Just a quickie project, mostly consisting of smushing Adafruit modules and eBay modules together in hardware, and a few choice libraries in software.
I’ve moved to Canada and I have a garage with mains power. I’ve never been through this kind of winter before, so I thought it would be interesting to log the inside and outside temperature and outside barometric pressure.
While there is power, there’s no connectivity in the garage, so I’m following in the footsteps of some of my friends back in England, and using a pair of Nordic nRF24 modules to establish a reliable radio link.
I tested my set up by starting with low power amplifier settings on the radios and using an example sketch provided with the library. It might seem like setting power to the maximum is the best, but that also puts the most load on your 3.3V voltage regulator, and some Arduinos and clones don’t deal well with that.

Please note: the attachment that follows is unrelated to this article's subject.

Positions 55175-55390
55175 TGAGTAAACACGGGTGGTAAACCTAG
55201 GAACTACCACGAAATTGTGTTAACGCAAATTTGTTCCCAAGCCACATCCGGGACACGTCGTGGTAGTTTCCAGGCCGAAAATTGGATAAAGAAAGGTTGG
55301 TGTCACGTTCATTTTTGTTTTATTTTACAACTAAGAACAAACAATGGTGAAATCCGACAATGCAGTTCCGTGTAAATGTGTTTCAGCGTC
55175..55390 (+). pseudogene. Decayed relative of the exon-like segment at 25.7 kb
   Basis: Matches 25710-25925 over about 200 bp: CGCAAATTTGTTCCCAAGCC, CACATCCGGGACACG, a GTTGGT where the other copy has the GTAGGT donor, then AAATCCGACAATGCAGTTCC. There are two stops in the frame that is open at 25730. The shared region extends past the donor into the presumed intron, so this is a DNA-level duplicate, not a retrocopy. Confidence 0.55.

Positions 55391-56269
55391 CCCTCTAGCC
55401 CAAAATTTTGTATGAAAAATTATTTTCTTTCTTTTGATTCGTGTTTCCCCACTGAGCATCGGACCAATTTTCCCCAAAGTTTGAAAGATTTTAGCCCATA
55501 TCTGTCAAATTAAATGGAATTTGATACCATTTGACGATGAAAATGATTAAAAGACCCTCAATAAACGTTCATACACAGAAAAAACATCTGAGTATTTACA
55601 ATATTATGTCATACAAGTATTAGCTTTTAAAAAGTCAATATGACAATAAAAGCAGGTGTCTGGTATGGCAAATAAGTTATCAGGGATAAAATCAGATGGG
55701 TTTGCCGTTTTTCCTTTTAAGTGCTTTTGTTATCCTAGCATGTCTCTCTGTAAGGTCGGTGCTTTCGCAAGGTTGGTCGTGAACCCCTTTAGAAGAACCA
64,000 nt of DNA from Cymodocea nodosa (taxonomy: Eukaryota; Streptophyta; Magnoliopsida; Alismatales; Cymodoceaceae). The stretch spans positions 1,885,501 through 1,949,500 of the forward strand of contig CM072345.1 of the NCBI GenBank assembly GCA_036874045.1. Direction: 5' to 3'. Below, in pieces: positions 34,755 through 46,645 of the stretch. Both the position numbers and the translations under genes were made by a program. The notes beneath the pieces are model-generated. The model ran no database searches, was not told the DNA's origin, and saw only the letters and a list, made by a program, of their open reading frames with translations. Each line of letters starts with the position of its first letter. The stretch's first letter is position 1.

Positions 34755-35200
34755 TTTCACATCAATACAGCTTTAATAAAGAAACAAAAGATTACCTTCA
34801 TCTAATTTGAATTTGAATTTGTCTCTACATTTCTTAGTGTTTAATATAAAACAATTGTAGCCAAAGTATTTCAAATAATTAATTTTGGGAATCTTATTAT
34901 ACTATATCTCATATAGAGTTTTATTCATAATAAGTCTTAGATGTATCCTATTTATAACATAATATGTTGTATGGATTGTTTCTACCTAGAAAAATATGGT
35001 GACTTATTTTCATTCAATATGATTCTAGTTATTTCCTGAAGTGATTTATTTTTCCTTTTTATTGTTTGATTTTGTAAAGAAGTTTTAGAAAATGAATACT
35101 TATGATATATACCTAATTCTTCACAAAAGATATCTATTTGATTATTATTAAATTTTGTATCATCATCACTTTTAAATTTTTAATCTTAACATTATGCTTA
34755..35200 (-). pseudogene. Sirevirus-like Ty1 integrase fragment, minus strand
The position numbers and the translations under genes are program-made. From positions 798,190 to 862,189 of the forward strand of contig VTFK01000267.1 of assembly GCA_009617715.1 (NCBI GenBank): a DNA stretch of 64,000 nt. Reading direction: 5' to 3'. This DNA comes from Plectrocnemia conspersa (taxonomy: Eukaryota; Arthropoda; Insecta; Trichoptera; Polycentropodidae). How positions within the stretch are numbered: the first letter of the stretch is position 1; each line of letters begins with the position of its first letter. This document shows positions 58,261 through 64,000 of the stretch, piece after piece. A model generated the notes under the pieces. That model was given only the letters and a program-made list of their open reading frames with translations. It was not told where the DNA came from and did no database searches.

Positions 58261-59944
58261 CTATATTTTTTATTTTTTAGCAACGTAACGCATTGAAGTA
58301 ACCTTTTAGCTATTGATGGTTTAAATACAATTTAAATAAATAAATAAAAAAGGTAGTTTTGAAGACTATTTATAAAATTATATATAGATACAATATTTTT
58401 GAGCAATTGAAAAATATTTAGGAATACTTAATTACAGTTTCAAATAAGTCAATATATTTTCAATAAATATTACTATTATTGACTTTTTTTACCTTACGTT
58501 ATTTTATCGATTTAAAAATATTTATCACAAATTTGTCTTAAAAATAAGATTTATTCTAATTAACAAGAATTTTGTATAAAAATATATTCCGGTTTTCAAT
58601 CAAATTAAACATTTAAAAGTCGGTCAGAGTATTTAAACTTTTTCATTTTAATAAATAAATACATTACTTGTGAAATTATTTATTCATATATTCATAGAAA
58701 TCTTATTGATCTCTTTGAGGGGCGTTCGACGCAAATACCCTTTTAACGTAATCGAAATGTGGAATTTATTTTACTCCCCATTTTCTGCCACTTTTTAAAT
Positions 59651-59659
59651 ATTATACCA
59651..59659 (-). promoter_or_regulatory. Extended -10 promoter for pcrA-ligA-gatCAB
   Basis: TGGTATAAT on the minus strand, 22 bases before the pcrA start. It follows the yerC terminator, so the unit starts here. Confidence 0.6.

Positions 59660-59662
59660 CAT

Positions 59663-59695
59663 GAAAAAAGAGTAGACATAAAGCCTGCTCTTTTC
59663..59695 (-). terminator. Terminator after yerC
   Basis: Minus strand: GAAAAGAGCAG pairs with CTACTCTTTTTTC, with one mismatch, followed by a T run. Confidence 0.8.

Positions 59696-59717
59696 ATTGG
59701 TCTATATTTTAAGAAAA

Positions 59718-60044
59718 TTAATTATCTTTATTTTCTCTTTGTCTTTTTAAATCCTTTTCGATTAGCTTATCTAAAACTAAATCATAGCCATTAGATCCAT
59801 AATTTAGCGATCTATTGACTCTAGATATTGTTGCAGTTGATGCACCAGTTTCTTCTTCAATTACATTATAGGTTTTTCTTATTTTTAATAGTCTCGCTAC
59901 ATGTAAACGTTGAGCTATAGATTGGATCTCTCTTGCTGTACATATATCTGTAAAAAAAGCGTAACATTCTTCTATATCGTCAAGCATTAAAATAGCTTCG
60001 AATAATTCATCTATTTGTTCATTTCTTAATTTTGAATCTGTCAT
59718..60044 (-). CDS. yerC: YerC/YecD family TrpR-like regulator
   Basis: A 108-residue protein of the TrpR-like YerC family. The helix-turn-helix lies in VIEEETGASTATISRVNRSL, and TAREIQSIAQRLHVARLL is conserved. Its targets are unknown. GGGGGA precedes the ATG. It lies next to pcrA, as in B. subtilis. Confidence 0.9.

Luckily, I was able to verify that mine does, and use that. I also only transmit at 250Kbps, which results in acceptable performance at higher ranges.
|Arduino Pin||BMP180 Pin||nRF2401+ Pin|
|Arduino Pin||nRF2401+ Pin|
Reading the Output
As long as the Receiver node can pick up the signal from the Sensor node, you’ll get regular data output over the USB serial:
picocom --baud 9600 /dev/ttyUSB0 ... OHAI P1022.41T4.30
That’s 1022.41 hPa and 4.30C outside.
Because I have a local Graphite install, I can just send metrics to
127.0.0.1:2003 with a tiny Ruby script, which parses the serial output
and spits Carbon formatted data over TCP to my Graphite install.